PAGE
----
And so I suspect that one of the things the alt-righters really don’t like is the annoying business of debating about justice and having to make some compromises with the people who disagree with you. Of course, to them, that just means making compromises with stupid people—and why should anyone want to do that? There are all sorts of practical reasons why we should prefer compromise and at least a measure of consent to a technocracy backed up by force—not least of which is the terrifying force that would have to be at the disposal of the technocrats if they are to repress the masses. But on a higher, more theoretical-philosophical level, the authoritarian-libertarians simply do not have the market cornered on justice… in fact, they don’t seem to care all that much about the term. Instead, they seem to think that, if the right people, the smart people, can get in charge and if they can run things effectively, then people will cease to care about politics. The Hobbesianism of this strand of the alt-right runs all the way down to the core: human beings are not naturally political, and if fed and watered and housed and sexed, they will not bother with politics.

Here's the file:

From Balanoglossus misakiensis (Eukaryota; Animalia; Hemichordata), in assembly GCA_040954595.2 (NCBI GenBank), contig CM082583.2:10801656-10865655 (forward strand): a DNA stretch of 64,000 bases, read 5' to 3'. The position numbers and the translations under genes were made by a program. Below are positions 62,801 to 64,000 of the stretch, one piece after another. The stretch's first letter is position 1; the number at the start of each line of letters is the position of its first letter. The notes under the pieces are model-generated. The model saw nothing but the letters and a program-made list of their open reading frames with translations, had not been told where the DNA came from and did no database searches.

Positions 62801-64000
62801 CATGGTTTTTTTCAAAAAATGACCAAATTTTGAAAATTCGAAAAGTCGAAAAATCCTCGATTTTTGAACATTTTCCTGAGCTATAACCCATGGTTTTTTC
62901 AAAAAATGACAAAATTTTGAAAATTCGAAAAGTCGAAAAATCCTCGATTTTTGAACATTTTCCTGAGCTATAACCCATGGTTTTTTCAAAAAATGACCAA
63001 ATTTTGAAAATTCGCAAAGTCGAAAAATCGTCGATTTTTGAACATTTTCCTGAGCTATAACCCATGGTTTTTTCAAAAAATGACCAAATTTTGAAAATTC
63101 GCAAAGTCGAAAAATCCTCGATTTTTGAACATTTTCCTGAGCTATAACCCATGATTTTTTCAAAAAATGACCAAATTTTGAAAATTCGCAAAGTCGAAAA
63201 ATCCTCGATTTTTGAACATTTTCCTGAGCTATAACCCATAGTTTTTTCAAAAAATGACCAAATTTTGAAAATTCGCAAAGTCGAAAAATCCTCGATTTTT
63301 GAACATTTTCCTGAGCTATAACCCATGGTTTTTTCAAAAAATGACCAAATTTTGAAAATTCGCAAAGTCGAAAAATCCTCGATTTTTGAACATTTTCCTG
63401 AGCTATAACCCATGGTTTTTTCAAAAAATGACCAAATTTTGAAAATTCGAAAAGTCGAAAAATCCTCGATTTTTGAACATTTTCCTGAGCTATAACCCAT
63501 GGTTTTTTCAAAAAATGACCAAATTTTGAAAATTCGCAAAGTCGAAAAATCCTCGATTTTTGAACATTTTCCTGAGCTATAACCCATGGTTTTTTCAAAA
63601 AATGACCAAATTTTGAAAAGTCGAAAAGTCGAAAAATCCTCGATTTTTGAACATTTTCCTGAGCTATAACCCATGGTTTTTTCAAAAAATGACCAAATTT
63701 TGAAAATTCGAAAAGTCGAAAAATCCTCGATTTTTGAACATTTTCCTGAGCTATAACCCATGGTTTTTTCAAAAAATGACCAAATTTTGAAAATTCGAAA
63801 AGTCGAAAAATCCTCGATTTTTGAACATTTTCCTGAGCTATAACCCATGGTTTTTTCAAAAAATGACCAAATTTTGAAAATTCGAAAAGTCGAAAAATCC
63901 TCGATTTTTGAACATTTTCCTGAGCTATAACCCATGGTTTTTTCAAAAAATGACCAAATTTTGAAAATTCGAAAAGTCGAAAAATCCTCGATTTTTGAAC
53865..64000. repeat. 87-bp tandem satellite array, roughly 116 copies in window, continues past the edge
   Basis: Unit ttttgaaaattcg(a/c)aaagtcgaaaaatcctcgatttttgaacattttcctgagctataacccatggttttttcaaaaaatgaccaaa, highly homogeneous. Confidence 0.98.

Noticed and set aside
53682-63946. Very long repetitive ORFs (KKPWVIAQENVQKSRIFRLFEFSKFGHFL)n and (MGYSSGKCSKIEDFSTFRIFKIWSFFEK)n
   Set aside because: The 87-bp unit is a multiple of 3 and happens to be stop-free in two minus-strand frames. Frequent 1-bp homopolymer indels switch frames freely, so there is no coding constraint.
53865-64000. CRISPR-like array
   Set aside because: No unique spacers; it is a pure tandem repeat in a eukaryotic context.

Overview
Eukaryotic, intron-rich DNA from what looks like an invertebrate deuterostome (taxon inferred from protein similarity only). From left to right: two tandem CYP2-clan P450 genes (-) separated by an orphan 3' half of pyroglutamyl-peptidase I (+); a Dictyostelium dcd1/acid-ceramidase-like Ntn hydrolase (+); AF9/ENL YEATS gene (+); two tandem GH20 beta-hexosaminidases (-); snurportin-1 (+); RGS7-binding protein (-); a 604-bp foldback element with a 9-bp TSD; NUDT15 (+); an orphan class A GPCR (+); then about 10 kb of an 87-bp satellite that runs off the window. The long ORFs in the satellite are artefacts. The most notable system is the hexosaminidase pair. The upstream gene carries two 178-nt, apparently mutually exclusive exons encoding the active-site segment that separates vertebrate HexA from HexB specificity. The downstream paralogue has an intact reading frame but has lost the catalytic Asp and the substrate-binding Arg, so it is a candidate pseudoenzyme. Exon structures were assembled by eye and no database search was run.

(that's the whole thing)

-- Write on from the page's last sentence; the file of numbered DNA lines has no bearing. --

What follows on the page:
I think there is ample evidence that human beings are political, and that they are going to take an interest in the way things are run. Even if we admitted that many people would keep their heads down, there is always the possibility of a class-traitor rabble-rouser whipping up popular resentment (I have no one particular in mind here) and—voila—politics reemerges. Not to mention that a cursory survey of current affairs should tell us something of the fate of materialist technocracy (it’s worthwhile to point out that all of these link to things the alt-right thinks are victories for their ideology, when in fact they point to the ineradicability of politics). But even if we ignore the evidence and just think about the claim, there is enough to make us hesitate. What does it mean to “run things effectively”? Does that mean ensuring that every citizen has a basic level of income and access to basic goods? Or does that mean maximizing growth for the country as a whole, regardless of what happens for individuals? Do we give corporations tax-breaks to attract them in the hopes of improving the economy? Or do we enact protective tariffs to keep manufacturing jobs here despite the increased labor costs? I might phrase the question this way: in whose interest will the absolute technocrat rule? The authoritarian-libertarian wing of the alt-right presupposes the possibility of a perfect common good among all classes in a society, a common good that can be neatly administered according to a enlightened scientific government (which again points us to the extreme modernity of neo-reaction, despite its rage against the Enlightenment). Otherwise they could not imagine that the disenfranchised will remain peaceful.